This technique was originally used by Hollywood studios to cultivate a transcendental aura around a star, famously Greta Garbo in Queen Christina (1933), which in turn supported the economic success of the film as the more close ups of the star, the larger the film’s revenue. The female close up was not introduced for narrative development, but for business, and it is this that Mulvey’s essay brings to the fore.
Indeed, Kim Novak’s characters epitomise the “to-be-looked-at-ness” of the female on screen, which is underlined when Madeleine, by way of parallel editing, is physically (and later psychologically) unified with a painting of her great grandmother Carlotta (Ibid, p.11). Just like a work of art, Madeleine is delicate, mysterious, a code to be deciphered. As Busby Berkeley declared, “what counts is what the heroine provokes, or rather what she represents. She is the one, or rather the love or fear that she inspires in the hero, or else the concern he feels for her, who makes him act the way he does” (Ibid, p.11). What Scottie looks for in Madeleine are his own desires and concerns, most importantly regarding his masculinity. It doesn’t matter who she is, it matters who she is for him.
In keeping with Mulvey’s Freudian approach, Madeleine needs Scottie because she lacks the traits of the man, the phallus, and Scottie needs Madeleine because he has lost his male agency. Madeleine needs Scottie’s guidance to the point that she does not “care about [herself] anymore”, because in herself she is incomplete. Madeleine’s “lack of penis” provides a role for Scottie, both a physical and social symbol of the phallus (think patriarchal Law), but thus also poses “a castration threat” to Scottie, as she wants to take from him that which makes him a man (Ibid, p18). She is at once a confirmation of his masculinity and a threat to the dominance that this entails. As Berkeley continues, “in herself the woman has not the slightest importance”: she is the negative space of man (Ibid, p.11).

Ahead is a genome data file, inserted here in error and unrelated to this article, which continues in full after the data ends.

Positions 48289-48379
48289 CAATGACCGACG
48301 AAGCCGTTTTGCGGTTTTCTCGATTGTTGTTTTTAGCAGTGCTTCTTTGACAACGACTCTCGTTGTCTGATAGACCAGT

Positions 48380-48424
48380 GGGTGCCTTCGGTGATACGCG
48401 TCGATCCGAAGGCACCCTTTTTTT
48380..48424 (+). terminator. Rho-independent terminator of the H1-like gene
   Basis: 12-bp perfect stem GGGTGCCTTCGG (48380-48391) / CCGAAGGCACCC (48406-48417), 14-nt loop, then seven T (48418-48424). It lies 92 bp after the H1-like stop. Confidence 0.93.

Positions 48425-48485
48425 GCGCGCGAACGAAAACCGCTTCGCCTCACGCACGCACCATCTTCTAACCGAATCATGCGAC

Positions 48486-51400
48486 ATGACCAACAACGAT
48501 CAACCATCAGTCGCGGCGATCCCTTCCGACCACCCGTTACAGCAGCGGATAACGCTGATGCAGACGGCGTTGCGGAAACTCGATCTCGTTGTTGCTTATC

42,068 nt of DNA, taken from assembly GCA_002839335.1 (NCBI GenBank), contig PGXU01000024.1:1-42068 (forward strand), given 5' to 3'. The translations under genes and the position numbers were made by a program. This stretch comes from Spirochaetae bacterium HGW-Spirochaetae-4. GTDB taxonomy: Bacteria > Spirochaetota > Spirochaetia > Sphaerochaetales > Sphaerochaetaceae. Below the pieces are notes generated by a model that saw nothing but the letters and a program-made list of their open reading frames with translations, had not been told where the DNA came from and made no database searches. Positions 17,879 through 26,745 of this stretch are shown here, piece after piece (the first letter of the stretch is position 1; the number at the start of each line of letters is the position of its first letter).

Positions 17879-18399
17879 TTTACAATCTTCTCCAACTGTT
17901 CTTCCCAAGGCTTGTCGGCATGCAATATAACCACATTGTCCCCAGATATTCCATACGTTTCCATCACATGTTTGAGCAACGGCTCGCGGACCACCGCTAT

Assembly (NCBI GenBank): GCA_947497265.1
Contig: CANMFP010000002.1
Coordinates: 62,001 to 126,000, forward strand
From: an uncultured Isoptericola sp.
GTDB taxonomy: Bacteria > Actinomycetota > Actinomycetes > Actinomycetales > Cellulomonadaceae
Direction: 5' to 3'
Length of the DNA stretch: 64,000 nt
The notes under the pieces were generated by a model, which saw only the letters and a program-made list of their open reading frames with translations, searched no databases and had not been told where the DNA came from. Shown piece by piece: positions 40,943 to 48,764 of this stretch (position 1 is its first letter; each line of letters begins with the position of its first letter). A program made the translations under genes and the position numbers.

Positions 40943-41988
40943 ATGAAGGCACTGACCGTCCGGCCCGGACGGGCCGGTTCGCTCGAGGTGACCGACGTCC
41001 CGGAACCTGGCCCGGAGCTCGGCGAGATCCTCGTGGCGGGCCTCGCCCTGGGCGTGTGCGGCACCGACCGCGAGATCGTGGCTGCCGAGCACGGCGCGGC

Mulvey has since revised her essay to address post studio system cinema, which one hopes is less entrenched in the Freudian minefield of castration, scopophilia and ego complexes. Indeed, Wim Wenders’ film Paris Texas (1984) famously confronts the male gaze of the camera, Bell Hooks’ essay The Oppositional Gaze: Black Female Spectators (1992) questions where the non-white woman sits in relation to Mulvey’s thesis and feminist filmmakers such as Chantal Akerman and Agnes Varda challenge “how a woman is to be looked at”, germinating the “radical” seed that Mulvey plants at the end of “Visual Pleasure and Narrative Cinema” (Ibid, p.18).
Where to watch
The full version of Vertigo is available online and in stores across the UK.
Mulvey, L. (1975) “Visual Pleasure and Narrative Cinema.” Screen 16 (1975): 6-18.
Hooks, B. (1992) “The Oppositional Gaze: Black Female Spectators” In: Black Looks: Race and Representation. Boston: South End Press.
Hall, S. “Cultural Identity and Cinematic Representation” Framework: The Journal of Cinema and Media (1989): 68-81.
ABOUT THE AUTHOR
Kathryn is a fourth year student of a joint degree in History of Art and Art Practice at The University of Edinburgh. Her interest in feminist cinema comes from her belief in political, cultural and social equity, a set of values that she says have often felt uncomfortable alongside popular feminist movements such as "fourth wave" or Taylor Swift "girl gang" feminisms. Kathryn has found that by understanding the roots of female "types", consolidated through literature, cinema and art, she has been able to understand how they are constructed and how her own sense of femininity and womanhood differ.
ABOUT NEON EYE
Neon Eye is a film production company based in Edinburgh. As well as offering a platform for these curations and an accompanying video podcast, the company also creates and produces creative films of varying forms, from documentary to drama, and commercial videos for other companies, individuals, and enterprises.